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저작자 표시 비영리 변경 금지
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On September 17th, a lecture was given in regards to the 2011 Millennium Development Goal Progress (MDG), which was held in the KOICA building, celebrating its tenth anniversary. It was specifically highlighted that common people should be more aware of spectrums entailed by MDG. For this cause or reason, NGO will be provided a great opportunity to advertise their campaigns and activities throughout the field, in which to soon become a discussion key.

 

Among the presentation, I was awestruck by the Millennium Village Project, held by the Merry Year Foundation, which took place in Gumulira, Malawi. Although the project has brought a delicate attraction, steady changes are still being altered. It was a ‘glocal’ project that implements the ideas of MDGs into every corner of the world, specialized to just the place.



All the panelists and students in the celebratory lecture

 

Goal1: Eradication of extreme hunger and poverty

When farmers were provided with fertilizers, the harvest rate was 5 tons per one hectare But when fertilizers are not provided, the production was reduced to 2 tons per hectare. Aiding fertilizers and seeds are necessary in order to support fundamental needs.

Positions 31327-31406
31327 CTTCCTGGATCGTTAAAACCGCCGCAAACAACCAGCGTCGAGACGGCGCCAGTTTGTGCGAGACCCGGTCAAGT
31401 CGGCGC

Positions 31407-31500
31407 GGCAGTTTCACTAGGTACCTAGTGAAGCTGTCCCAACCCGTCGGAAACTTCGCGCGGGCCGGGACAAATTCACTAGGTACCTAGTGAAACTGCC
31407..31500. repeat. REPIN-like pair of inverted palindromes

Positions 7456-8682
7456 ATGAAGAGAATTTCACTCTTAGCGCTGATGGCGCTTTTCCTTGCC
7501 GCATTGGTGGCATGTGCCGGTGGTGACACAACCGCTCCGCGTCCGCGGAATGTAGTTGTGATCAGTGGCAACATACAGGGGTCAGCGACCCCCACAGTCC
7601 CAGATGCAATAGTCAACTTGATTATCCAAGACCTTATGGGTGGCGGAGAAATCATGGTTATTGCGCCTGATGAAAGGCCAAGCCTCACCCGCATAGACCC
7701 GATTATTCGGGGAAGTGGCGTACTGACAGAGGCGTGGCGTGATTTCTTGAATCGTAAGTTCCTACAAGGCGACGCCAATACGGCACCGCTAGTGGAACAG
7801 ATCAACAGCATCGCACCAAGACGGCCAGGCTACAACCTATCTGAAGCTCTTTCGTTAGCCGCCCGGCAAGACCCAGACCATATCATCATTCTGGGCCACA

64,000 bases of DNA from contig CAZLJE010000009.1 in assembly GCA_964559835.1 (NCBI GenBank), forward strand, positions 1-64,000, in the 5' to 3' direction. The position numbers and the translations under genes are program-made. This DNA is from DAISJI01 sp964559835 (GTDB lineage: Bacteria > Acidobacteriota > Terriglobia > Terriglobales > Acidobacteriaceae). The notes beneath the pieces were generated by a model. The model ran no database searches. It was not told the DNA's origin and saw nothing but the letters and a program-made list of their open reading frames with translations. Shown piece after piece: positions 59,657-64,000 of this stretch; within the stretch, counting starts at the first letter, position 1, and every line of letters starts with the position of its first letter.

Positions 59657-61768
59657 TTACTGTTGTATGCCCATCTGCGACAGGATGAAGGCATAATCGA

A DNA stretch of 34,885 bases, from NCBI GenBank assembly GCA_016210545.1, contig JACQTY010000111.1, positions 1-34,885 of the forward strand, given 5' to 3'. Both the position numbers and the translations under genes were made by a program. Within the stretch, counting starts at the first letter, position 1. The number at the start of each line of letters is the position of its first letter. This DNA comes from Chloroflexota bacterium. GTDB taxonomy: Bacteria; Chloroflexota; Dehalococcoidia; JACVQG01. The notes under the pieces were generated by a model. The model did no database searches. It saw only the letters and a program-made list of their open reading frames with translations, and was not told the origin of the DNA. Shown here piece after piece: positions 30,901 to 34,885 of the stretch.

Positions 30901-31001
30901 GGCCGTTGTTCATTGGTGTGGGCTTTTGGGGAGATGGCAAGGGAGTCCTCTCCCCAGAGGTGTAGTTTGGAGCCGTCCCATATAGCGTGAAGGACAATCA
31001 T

Goal2: Achieve universal primary education

Participation in school education is valued to its utmost position when schools budgets provide food for students; moreover, providing funds in order to operate a sound education environment for students who come from unstable socio-economic backgrounds. This goal stresses that consistency and validated operations from the Village Sensitization Education Program is necessary, to say the very least.

 

Goal 3: Promote gender equality and empower women

The annual school fee in Gumulira is about 60 USD. However there are only a few who can easily afford this amount of money. The installment of a solid and well organized scholarship system must be activated in order to encourage and motivated the educational needs for female children.

 

Goal 4: Reduce child mortality

The Gumulira Millennium Village is planning on reducing the mortality rate of children to as much as 40 deaths of 1000 lives. It needs a specific and validated approach—such as vaccination, proper environmental sanitation, and most importantly, improvements in the healthcare system, particularly aimed towards maternal health. This goal necessitates the most various strategic approaches to achieve certain degrees of accomplishment.

 

Goal 5: Improve maternal health

The starting point of achieving this goal is to reduce death rate during birth. When systemized with healthy hospitals, there would be a better possibility to reduce death rates to almost by zero.